2.2. Well installation and sediment sampling and analysis

The installation of well clusters along inferred groundwater flowpaths along T-Sand and T-Clay occurred in November 2013-Febru-ary 2014, using manual rotary drilling as previously described (Richards et al., 2015). All wells are named in a notation system of LRXX-YY where XX represents the site ID and YY is the depth (m) of the well. The depths of the wells ranged from 6-30 m on T-Clay and from 6-45 m on T-Sand, a depth range which was selected on the basis of the scale of key changes previously observed (Lawson et al., 2013; Polizzotto et al., 2008; Benner et al., 2008). All wells contain 1 m of screening to ensure that groundwater sampled is derived from near the depth of the well and to maintain a high resolution of groundwater monitoring and sampling (Richards et al., 2015). Wet sediment cores were collected at the time of drilling (Richards et al., 2015) and particle size analysis was conducted

on dried and sieved (<2 mm) sediment subsamples at the British Geological Survey (Keyworth, UK), using laser diffraction (LS 13 320 Laser Diffraction Particle Size Analyzer, Beckman Coulter, UK) and data interpretation and statistical analysis using the Gradistat_v8 software package (Richards et al., 2017; Blott and Pye, 2001; Vandenberghe et al., 1997; Rawlins et al., 2009).

2.3. Groundwater and surface water sampling and analysis

Surface water samples and groundwater samples from flushed and developed wells (Richards et al., 2015) were collected during two sampling seasons: (i) pre-monsoon in May-June 2014; and (ii) post-monsoon in November-December 2014. Groundwater (from a depth range of 6 to 45 m) and surface waters were sampled using a submersible pump (MP1, Grundfos) for wells <9 m in depth, and a peristaltic pump (Easy Load II Peristaltic Pump, Geotech Environmental Equipment, Inc.) was used to sample shallower wells. Drilling-related contamination was shown to be minimal (typically <3%) based on a lithium chloride tracer and corrections for drilling-related contamination were not made (Richards et al., 2015). Water sampling campaigns were conducted both immediately before and after the monsoon season (as much as logistically possible) in order to improve the understanding of the geochemical implications of the seasonal monsoon shifts, which have been shown to affect the groundwater hydrology and redox conditions in near-surface sediments near the study area (Ying et al., 2015; Kocar et al., 2008; Polizzotto et al., 2008).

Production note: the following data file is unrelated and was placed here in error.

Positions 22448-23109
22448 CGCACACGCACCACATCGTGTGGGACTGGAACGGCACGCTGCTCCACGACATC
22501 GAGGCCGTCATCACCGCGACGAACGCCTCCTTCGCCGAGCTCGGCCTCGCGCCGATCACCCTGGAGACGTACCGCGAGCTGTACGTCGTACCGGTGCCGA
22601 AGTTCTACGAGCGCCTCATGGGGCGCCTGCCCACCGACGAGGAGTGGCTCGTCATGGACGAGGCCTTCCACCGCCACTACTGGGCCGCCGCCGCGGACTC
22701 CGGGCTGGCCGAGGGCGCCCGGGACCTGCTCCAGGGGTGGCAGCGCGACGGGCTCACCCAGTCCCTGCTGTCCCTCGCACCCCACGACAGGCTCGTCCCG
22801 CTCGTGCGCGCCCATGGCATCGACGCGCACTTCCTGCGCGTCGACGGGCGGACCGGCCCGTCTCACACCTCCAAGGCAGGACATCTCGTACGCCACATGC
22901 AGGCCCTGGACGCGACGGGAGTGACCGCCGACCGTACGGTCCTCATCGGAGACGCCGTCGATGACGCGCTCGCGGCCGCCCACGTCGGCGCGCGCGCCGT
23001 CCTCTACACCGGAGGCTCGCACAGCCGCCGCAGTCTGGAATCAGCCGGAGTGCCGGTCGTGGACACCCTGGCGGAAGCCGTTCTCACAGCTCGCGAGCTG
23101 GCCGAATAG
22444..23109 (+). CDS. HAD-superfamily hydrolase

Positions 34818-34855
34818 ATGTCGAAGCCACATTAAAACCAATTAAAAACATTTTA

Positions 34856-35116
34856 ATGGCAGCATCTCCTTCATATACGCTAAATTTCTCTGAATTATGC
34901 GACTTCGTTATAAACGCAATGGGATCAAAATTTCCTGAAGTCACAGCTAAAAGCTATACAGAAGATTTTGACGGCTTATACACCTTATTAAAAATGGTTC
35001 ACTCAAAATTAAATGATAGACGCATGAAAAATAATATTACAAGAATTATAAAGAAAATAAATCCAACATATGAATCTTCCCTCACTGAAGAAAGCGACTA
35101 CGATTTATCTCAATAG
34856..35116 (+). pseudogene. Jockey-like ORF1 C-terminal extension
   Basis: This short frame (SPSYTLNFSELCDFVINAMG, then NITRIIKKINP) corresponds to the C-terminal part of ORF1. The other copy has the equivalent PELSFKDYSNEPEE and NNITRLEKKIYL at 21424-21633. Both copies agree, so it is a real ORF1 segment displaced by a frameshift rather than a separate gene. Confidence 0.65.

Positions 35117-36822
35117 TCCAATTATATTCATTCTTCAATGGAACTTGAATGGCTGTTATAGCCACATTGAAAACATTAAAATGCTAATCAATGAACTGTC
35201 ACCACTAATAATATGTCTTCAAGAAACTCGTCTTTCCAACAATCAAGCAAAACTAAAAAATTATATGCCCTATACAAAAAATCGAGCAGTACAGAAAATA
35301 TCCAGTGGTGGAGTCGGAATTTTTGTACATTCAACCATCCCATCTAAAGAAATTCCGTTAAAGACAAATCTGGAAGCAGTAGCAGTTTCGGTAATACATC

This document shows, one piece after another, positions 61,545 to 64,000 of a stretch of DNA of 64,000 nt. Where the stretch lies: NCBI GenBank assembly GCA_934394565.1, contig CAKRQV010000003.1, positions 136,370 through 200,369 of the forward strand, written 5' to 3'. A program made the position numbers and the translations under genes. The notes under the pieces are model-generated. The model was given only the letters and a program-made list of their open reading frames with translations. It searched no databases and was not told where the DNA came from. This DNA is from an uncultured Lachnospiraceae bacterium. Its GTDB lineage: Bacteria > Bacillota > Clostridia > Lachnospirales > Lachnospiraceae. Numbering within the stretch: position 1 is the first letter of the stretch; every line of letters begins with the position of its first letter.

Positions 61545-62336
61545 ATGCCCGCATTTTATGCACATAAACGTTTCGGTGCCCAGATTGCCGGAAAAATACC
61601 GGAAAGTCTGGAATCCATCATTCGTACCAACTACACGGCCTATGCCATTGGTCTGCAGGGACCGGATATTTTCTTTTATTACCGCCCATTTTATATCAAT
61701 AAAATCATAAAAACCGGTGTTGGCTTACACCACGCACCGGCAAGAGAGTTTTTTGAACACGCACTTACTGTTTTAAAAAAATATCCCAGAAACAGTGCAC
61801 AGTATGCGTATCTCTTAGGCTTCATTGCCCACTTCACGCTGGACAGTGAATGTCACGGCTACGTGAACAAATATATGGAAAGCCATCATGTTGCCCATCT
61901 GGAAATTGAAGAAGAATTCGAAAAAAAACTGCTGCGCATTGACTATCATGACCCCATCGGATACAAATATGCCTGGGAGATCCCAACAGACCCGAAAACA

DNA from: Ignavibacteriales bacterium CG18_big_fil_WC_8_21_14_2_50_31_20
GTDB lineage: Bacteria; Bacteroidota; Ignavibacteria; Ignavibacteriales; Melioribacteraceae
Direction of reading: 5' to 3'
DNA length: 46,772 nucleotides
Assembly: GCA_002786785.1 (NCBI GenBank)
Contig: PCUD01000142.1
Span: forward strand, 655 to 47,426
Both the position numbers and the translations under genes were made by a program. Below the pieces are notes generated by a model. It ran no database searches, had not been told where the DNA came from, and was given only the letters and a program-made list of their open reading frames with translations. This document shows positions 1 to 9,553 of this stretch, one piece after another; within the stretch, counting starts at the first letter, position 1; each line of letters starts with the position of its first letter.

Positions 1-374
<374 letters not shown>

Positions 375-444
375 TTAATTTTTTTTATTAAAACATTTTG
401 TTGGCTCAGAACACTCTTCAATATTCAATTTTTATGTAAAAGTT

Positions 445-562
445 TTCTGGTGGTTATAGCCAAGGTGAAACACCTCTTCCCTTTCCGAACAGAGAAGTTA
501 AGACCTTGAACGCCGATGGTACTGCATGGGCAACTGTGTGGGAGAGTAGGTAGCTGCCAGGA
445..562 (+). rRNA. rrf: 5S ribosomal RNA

Measurements of pH, Eh, DO and electrical conductivity/temperature were collected in-situ using a multimeter (Professional Plus Series Portable Multimeter, YSI), equipped with compatible probes/sensors (605101, 605102, 605203 and 605301, respectively, YSI, UK) and a flow cell (603059, YSI, UK) and recorded every minute prior to and

Fig. 1. Conceptual schematic of (A) T-Sand and (B) T-Clay in northern Kandal Province, Cambodia illustrating the spatial construction of well nests for groundwater monitoring and sampling. Land influences include seasonal wetlands, ponds, agricultural areas and proximity to the Bassac River. Red lines indicate locations of piezometric dataloggers and yellow squares indicate approximate selected zones of ERT surveys as shown on Fig. 2. (For interpretation of the references to color in this figure legend, the reader is referred to the web version of this